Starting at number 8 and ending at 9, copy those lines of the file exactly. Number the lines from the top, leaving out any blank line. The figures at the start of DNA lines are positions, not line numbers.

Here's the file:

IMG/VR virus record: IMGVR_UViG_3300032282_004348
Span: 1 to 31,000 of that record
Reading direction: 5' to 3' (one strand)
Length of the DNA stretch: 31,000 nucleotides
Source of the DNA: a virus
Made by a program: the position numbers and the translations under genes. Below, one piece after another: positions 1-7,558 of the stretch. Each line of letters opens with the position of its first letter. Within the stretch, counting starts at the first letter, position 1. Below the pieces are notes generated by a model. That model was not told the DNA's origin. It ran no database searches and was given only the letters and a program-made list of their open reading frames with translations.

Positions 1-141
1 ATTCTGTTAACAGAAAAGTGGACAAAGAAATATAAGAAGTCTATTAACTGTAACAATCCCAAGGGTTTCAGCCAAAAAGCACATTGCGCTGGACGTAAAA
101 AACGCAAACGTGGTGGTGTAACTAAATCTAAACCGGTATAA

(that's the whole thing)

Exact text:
1 ATTCTGTTAACAGAAAAGTGGACAAAGAAATATAAGAAGTCTATTAACTGTAACAATCCCAAGGGTTTCAGCCAAAAAGCACATTGCGCTGGACGTAAAA
101 AACGCAAACGTGGTGGTGTAACTAAATCTAAACCGGTATAA